Evolution. Of Chat

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Internet chat has come a long way. It’s had stellar highs (ICQ & MSN) and painful lows (Chatroulette & Omegle), but one thing it has never been is boring. That’s probably why it keeps coming back in various forms – there’s a lot of old nerds out there that remember the good times and want it to be like it was…

My first chat experience happened at my Co Founder’s parents’ house, sometime in the sixth or seventh grade (around 1994). I distinctly remember being, at first, disappointed by how visually unexciting it was, but then being blown away once we ‘surfed’ our way into the GeoCities chat rooms. Just reading the live conversation was cool in and of itself, but we could also ask anyone from anywhere anything we wanted; the possibilities were endless, and the anonymity meant we could pretend to be whoever we wanted to be – even adults!

As fun as that was, and as positive as it could have been, we quickly realized how that having a virtual mask might be a power better used for evil than good. We trolled; we trolled hard, and it was so much fun. My favorite memory was seeing my Co Founder’s eyes light up when I accidentally discovered a way to enter a chat with other people’s usernames. No one, not even the king of “Silicon Valley” (the hacker chatroom), was safe from our reign of terror. It was glorious.

But, we weren’t the only ones trolling. On the anonymous internet, it was too easy for one person to ruin everyone else’s good time, and that killed the internet’s first attempt at chat. It was sad to see it go, but it was fun to have been there while it lasted.

Instant messengers picked up the torch after the chat rooms shut down. The great thing about ICQ, AIM, MSN and others was that you had the ability to keep the experience positive by controlling your friends list. But, not being public, they never packed the same excitement as open forums, or did much for discussing niche topics with new people.

Facebook’s popularity had the next big impact on chat, as it led to the rise of the Identified Internet. All of a sudden, websites that wanted to host chats or forums could require users to tie their online identities to their posts, making the site less susceptible to trolls and the conversation much more civilized.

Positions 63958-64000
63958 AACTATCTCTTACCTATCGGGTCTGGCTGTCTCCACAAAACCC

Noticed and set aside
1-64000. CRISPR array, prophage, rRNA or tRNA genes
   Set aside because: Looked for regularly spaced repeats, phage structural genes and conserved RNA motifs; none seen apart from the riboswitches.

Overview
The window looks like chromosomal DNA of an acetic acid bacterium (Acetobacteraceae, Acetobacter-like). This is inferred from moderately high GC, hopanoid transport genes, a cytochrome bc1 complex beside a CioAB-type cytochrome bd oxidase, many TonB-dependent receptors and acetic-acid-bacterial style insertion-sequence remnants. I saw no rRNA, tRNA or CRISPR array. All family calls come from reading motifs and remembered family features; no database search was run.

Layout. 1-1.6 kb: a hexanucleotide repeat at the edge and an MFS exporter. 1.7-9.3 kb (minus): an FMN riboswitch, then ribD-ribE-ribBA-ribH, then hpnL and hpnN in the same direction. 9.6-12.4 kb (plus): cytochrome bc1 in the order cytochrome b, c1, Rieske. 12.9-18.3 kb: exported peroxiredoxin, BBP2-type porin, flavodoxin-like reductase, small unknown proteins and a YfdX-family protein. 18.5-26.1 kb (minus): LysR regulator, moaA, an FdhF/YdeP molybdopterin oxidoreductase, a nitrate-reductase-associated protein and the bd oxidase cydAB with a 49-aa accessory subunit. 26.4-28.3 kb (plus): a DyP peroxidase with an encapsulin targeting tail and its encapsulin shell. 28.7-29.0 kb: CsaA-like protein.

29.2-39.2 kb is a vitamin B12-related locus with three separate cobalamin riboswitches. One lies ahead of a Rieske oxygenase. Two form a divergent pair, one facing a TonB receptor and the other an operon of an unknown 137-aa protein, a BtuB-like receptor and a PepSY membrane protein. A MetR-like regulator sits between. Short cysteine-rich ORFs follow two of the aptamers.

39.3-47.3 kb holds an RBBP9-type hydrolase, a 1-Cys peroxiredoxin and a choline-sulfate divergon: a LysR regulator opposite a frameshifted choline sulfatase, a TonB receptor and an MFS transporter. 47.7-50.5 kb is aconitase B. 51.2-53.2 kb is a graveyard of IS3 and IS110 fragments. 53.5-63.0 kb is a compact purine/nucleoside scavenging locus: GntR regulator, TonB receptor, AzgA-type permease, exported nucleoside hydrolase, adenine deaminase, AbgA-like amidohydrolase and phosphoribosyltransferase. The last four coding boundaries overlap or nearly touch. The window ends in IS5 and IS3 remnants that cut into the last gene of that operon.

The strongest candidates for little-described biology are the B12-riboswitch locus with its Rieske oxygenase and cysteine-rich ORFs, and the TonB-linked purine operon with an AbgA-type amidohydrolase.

But, while this has led to a lot of great new online tools, the Identified Internet created two major problems of its own. The first problem should have been obvious, but surprised most of us: the end of privacy. People were way too willing to publicly share personal information, never thinking about how that information could be used by a predator or an opportunist. PleaseRobMe.com did a fantastic job of exposing the fact that by telling everyone where you are (how was this not creepy enough by itself?), you’re telling the wrong people where you’re not (ie: saying “I’m at the bar” is the same as saying “my house is currently unoccupied”).

The main solution to that problem, being careful about what you put online, leads right into the second problem of the Identified Internet – online image management. People worry so much about what they’re putting online that reality has gone out the window; people only share what they think will best reflect the image of who they want to be. And, since so many people want to be celebrities, the Identified Internet has left us swamped in selfies and social silence (the Pew Research center says social media leads to a spiral of silence in real life, as well).

Thankfully, people (especially young people) are moving away from platforms that gather and store information and towards anonymous and impermanent mobile apps. But, these apps aren’t immune to anonymity’s troubles – trolls are still bullying, making bomb-threats, and generally ruining everyone else’s good time. And, to keep the trolls at bay, these apps have to limit the rights of users and spend more on troll patrol than they earn in revenues.

It’s this environment that has shaped how we built BuzzIt. We’re old nerds (old trolls, actually, sorry!). We know where anonymity leads. That’s why we’re building something new, something that gives the best of both worlds; a pseudonymous system. How does that work? It’s pretty simple. Users log in but can be completely anonymous or a custom username on the inside of the app. This gives the BuzzIt community both the freedom of anonymity and the power to kick out trolls. Granted, this idea will face some hurdles, but we’re ready to face them, because we believe that the benefits that unrestricted local communication will bring make this an idea worth pursuing.

Want to help make this happen? Signup for our beta by clicking here.